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Making incineration more effective

Oily wastewater can often contain inorganic components, such as calcium, sodium, and heavy metals in the form of salts, hydroxides, oxides, and sulphates. The patented process developed by Rinheat and Ekokem makes handling the resulting treatment residue cost-effective and increases throughput capacity as well.

Incineration is often used to dispose of the residue resulting from the treatment of oily wastewater, such as the bilge water discharged by ships in harbour. The material is sprayed into a combustion chamber or kiln, where the organics present are destroyed in the high temperature and water escapes with the flue gas, while non-organic material is removed using post-kiln filters.

Although effective, this approach is energy-intensive. It is often impractical to use more efficient, indirect multi-stage evaporation, however, due to heavy scaling. If most of the water could be removed prior to incineration using another technique, however, considerable energy savings could be made.

Rinheat, a specialist in heat recovery systems for mechanical pulping, and Ekokem, Finland’s leading hazardous waste management company, have jointly developed a process to do this by using the spent oil as a heat transfer medium. Watery oil is injected into hot oil, which is subsequently flashed to boil-off water. The evaporated steam is condensed, decanted, and the steam stripped to produce condensate that is clean enough to be sent for normal municipal treatment.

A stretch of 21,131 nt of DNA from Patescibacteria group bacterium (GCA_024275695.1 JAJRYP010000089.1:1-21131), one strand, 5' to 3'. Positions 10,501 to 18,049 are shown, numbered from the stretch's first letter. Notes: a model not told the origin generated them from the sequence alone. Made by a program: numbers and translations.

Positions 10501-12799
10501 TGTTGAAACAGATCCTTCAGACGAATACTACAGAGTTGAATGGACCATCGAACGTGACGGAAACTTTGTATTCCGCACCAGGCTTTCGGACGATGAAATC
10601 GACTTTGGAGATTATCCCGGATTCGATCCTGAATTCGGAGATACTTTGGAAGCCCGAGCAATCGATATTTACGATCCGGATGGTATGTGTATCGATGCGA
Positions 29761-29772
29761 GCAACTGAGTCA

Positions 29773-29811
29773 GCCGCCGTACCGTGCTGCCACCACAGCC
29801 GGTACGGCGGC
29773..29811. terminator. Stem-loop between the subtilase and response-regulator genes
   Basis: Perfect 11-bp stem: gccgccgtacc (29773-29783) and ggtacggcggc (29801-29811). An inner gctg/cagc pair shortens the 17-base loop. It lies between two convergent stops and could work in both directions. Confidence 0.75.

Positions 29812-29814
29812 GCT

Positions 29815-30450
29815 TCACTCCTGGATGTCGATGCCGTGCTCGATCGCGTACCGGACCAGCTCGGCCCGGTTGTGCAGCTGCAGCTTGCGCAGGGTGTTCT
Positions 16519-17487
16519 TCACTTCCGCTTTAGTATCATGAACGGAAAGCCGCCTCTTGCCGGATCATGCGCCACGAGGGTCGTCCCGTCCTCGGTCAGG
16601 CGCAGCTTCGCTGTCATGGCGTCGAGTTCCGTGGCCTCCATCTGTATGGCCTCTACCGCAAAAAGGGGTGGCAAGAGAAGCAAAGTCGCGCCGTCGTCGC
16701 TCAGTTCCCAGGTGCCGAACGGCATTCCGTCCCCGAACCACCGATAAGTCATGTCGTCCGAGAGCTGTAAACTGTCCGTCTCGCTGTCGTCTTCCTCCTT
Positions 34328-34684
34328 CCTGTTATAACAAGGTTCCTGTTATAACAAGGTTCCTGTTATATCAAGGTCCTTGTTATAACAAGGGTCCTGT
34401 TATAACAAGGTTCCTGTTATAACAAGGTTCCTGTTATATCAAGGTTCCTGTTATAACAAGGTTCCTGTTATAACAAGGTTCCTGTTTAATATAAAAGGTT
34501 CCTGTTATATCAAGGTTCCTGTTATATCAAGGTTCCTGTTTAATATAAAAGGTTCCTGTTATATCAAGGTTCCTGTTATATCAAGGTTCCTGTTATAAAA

As waste lots typically come from numerous sources and volumes vary, they tend to form separate layers. The process uses two feed tanks for equalization purposes and vigorous mixing for homogeneity.

Stripping out the problem

Known as Non-Fouling Evaporation, the process was first tested at Ekokem’s site in Pori, and the plant there has been permanently modified to provide approx. 2 t/h of capacity, and is mainly used to dry spent motor oil. A new, slightly larger, purpose-built plant followed at Ekokem’s main site in Riihimäki.

Contaminated water is injected into heated circulating oil, and the resulting mixture is flashed in a vacuum vessel. Practically all the water is evaporated, as well as any volatile organics if they are present. Following condensing and decanting, the feed goes to a packed bed stripper equipped with a steam heater.

The light hydrocarbons in the stripper overhead are normally sent to an incinerator, while the clean flash condensate is sent for municipal treatment. Non-condensable gases are removed and sent to a high-temperature kiln.

No scaling problems have been encountered on heat exchanger surfaces, and suspended solids contents of up to 25% by weight have been tested without any problems, thanks to a continuous bleed to the incinerator.

The oil lost with this bleed is generally replenished by oil in the feed, but where oil content is too low a centrifuge can be used to reduce the need for replacement oil. The quality of the post-stripping condensate depends on the feed, and should quality issues arise an activated carbon filter or other type of adsorptive unit can easily be added.

> Arvi Artamo
(Published in HighTech Finland 2009)